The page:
Well, on the loop case. I did not said that loop or nested loop isn’t part of programming. I’m just stating the efficiency cost of having too much nested loop. Definitely if you use it right (which is not like 4-10 nested loops) it really doesn’t bother anyone when looking at how powerful computers are nowadays. And in case you know everything. Not EVERYONE does. Furthermore, the link you provided is a bit static, try looking for one that provides a more dynamic result to test on different OS? Nonetheless, its a good references to check it out :)

Single vs Double quote. Well done on spending your time on benchmarking (when there are already real time sites doing it). Anyway, if you really want to do a benchmark on the sentence i wrote, try doing it with a double quote with a variable string embed within it. But this is micro optimization, i believe you won’t be interested with micro optimization.

pre vs post increment. 5% can also mean 0.0000001ms compare to 0.00000001ms. Like you said, it really doesn’t matter.

echo vs print. it really DOESN’T MATTER.


anyway, I’m just interested with the benchmarking of MICRO OPTIMIZATION and sort of good to know such differences as a programmer although you don’t since it doesn’t provide any benefit to you. But i do agree with you that micro optimization doesn’t help optimize performance big time. May be you odd to read the comment i left on that post before spending the time writing this?

Jonas Lejon (@jonasl) wrote at 10/26/2009 3:43 am:

Don’t forget about rand() vs mt_rand(). Some people puts the slow rand() inside a loop etc

Samuel Folkes (@SamuelFolkes) wrote at 10/26/2009 4:09 am:

I read the article you’re rebutting a while back and chuckled to myself, particularly after reading the part about obtaining a timestamp. The concept of micro-optimization is easy to sell, particularly because people are generally more concerned with getting a quick fix than learning how to write code properly In the first place. I agree with almost all you say here. As far as echo() and print() are concerned, I agree that the speed difference gained from using echo() is negligible, however the reason print() is slower is not because its a function. They’re both language constructs but print() is slower because unlike echo() it returns a value; ’1′ if the argument is successfully printed and ’0′ if it isn’t.

till (@klimpong) wrote at 10/26/2009 4:55 am:


so on the absolute path issue, two things:

a) Did you toy with the realpath cache (and ttl) at all? It helps you somewhat if you jack up the values, etc.. Generally this works well in a production environment when the application only changes with a new deployment.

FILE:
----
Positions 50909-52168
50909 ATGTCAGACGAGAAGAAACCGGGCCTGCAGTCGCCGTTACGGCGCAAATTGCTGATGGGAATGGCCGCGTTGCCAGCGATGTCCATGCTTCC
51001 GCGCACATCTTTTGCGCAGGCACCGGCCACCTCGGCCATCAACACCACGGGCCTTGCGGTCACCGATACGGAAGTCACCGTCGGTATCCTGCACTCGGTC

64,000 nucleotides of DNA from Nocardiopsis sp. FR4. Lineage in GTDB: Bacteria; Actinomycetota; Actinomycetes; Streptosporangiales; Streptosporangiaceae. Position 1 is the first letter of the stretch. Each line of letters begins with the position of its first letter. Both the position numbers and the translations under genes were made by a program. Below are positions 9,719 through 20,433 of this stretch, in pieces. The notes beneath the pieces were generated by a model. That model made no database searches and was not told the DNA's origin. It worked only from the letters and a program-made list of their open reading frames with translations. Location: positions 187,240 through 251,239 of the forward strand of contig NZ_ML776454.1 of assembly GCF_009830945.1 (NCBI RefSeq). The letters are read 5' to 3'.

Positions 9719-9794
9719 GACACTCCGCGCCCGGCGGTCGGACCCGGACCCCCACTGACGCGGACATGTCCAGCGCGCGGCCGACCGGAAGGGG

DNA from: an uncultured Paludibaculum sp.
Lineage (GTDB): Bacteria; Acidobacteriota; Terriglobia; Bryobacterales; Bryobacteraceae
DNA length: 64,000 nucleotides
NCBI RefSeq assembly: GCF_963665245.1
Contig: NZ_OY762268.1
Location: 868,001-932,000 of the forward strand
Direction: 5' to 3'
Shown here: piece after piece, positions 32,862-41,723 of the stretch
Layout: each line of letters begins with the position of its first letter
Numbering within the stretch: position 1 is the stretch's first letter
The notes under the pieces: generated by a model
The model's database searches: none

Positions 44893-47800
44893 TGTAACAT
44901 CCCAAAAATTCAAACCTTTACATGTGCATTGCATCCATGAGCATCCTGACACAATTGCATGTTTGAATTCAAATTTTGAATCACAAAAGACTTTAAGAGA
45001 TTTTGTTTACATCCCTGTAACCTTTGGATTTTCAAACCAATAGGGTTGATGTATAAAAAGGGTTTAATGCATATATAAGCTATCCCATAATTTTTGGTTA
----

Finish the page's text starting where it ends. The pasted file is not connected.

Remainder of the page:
b) For the “makes code unportable” issue. This is something you can actually take care of in deployment. For example, PEAR has those nifty @foo@ identifiers which can be replaced with a replacement task. So for example, @php_bin@ becomes /whereever/php-cli/is/located. This depends on PEAR’s configuration (which should be taken care of when you set it up/install it).

Nice writing!

Giorgio Sironi (@giorgiosironi) wrote at 10/26/2009 12:25 pm:

Agree on all the points, Brandon.

Greg Beaver wrote at 10/26/2009 1:53 pm:

First off, I agree 100% that micro-optimizations may not matter at all to your application.

However, I’d like to point out that you have oversimplified the question of how to load external files and how it affects performance. In Rasmus Lerdorf’s keynote for Drupalcon last year ( he took a simple application and through a series of optimizations, some micro, some more substantial, transformed it from an application that can handle 13 req/sec to one that does 400 req/sec as measured by Apache benchmark.

One of the more significant improvements came simply from changing include_path from “.:/path/to/stuff” to “/path/to/stuff:.” This is certainly a micro-optimization by any definition. Also, by replacing require_once with include, he increased the requests per second (note: not the percentage of execution time, the actual number of requests that can be served per second) by a large percentage.

So, this is all to say, micro-optimizations are sometimes useless, but when you do them in conjunction with a real application, and measure the difference in requests per second, you can get an accurate picture of how much they help, and they can result in several thousands of percentage increase in performance for the application as a whole.

The key is don’t optimize blindly, and consider the tradeoffs that are inherent.

Clay (@claylua) wrote at 10/26/2009 9:55 pm:

The key is don’t optimize blindly, and consider the tradeoffs that are inherent.

@Greg Beaver : Absolutely agree with that.

Pierre Spring (@shvi) wrote at 10/27/2009 6:14 pm:

There is one advantage about these micro optimizations: Coding Standards. You have arguments to enforce some coding standards within communities and enterprises. I, for example, don’t like it, when I see double and single quotes mixed within the same ligne of concatenation …

Richard Lynch (@LynchRichard) wrote at 10/28/2009 1:05 am:

I thought rand() was gutted and replaced with mt_rand() under the hood anyway…

Also, I’m not sure why anybody thinks “” is parsed “more” than ”…

Both have escape characters, so PHP has to iterate through the string for each, looking for \\ and \’ in one, and a whole host of things in the other, including, but not limited to: {} $ \” and a bunch of other backslash stuff that I won’t duplicate here when you can rtfm.

Maybe PHP has to go through “twice” for “”, but I sure don’t see why…

It’s still silly to try to optimize where your bottleneck isn’t.

Build it simple/straightforward first, then find bottlenecks and figure out why it’s slow, and ONLY then can you begin to optimize.